Brian Rogers

My research interests as an experimental psychologist are in all aspects of human visual perception but specifically in the perception of the 3-D world. There are many sources of information about the 3-D world but two of the most important are binocular stereopsis and motion parallax. Our research has shown that human observers are able to use both the small differences or disparities between the images reaching the two eyes and the patterns of relative motion generated as we move around to identify and discriminate the fine details of object structure and layout. I am also interested in the long-standing philosophical debate between those who see perception as a process of inference and guessing based on sparse information and those who believe that the available information is rich and only needs to be ‘picked up’. My own view is that perception is better understood as a evolved process that allows us to extract the affordances (meanings) of the world rather than one for identifying images and objects. Discovering how humans and other animals perceive the world has important implications for the design and construction of machine vision systems, robotics and the development of display technologies for 3-D TV and cinema. To this end, we have active collaborations with the Department of Engineering Science in Oxford as well as with other universities around the world.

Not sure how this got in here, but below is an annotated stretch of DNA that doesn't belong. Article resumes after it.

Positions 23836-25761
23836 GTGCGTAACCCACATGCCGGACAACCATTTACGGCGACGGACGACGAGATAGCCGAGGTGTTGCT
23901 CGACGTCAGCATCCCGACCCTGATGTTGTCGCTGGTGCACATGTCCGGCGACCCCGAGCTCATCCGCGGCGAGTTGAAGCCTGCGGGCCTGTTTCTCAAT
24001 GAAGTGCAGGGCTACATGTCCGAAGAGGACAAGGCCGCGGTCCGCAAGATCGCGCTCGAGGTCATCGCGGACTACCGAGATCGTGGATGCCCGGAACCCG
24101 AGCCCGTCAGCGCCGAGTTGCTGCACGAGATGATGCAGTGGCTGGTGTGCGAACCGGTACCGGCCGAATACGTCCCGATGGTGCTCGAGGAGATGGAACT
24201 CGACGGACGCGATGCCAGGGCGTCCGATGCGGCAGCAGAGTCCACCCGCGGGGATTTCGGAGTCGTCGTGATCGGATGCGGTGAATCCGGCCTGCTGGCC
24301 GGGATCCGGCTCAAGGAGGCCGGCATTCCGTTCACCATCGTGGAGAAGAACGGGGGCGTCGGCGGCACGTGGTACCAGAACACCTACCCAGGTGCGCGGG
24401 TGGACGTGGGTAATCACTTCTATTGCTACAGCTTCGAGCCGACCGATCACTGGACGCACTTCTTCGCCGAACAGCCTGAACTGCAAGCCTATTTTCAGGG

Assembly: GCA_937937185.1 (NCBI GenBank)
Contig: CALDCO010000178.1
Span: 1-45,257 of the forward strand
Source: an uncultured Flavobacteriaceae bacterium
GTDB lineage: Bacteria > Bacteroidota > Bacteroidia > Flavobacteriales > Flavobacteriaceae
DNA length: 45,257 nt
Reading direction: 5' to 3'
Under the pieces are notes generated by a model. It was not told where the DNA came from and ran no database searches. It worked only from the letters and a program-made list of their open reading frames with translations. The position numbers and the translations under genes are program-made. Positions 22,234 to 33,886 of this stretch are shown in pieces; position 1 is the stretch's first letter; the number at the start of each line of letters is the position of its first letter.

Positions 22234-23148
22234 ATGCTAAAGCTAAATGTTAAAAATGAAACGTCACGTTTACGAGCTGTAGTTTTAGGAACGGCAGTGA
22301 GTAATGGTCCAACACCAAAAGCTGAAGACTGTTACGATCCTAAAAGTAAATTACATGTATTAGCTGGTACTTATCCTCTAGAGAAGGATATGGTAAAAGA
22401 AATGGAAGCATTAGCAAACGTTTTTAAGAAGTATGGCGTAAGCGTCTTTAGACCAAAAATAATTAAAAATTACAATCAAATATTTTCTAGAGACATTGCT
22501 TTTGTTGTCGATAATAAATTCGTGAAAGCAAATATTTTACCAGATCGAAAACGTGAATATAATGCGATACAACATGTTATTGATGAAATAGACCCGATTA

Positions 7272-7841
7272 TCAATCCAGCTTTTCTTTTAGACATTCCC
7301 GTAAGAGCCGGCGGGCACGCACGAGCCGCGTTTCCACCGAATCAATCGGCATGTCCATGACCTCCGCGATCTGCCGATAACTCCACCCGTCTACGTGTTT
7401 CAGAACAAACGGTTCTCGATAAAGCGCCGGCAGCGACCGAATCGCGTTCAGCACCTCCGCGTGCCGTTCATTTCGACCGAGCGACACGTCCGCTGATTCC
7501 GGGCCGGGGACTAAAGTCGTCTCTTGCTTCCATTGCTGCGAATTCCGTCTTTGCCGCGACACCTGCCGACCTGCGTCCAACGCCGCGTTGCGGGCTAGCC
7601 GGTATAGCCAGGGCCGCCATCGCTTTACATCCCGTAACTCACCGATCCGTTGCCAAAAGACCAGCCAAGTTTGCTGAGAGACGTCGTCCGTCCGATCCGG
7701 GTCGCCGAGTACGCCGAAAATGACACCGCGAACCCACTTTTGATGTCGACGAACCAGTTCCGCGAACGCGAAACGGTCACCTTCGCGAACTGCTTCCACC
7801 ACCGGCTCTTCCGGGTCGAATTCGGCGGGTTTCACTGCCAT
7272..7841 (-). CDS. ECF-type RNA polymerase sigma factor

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Visual Perception and Visual Illusions (Coursera)

Vision is one of the main ways for us to gather information about the world around us and about ourselves. Thus, studying vision naturally leads to new hypotheses on how cognition works. This way, our course on visual perception will also provide you with knowledge on cerebral mechanisms of [...]
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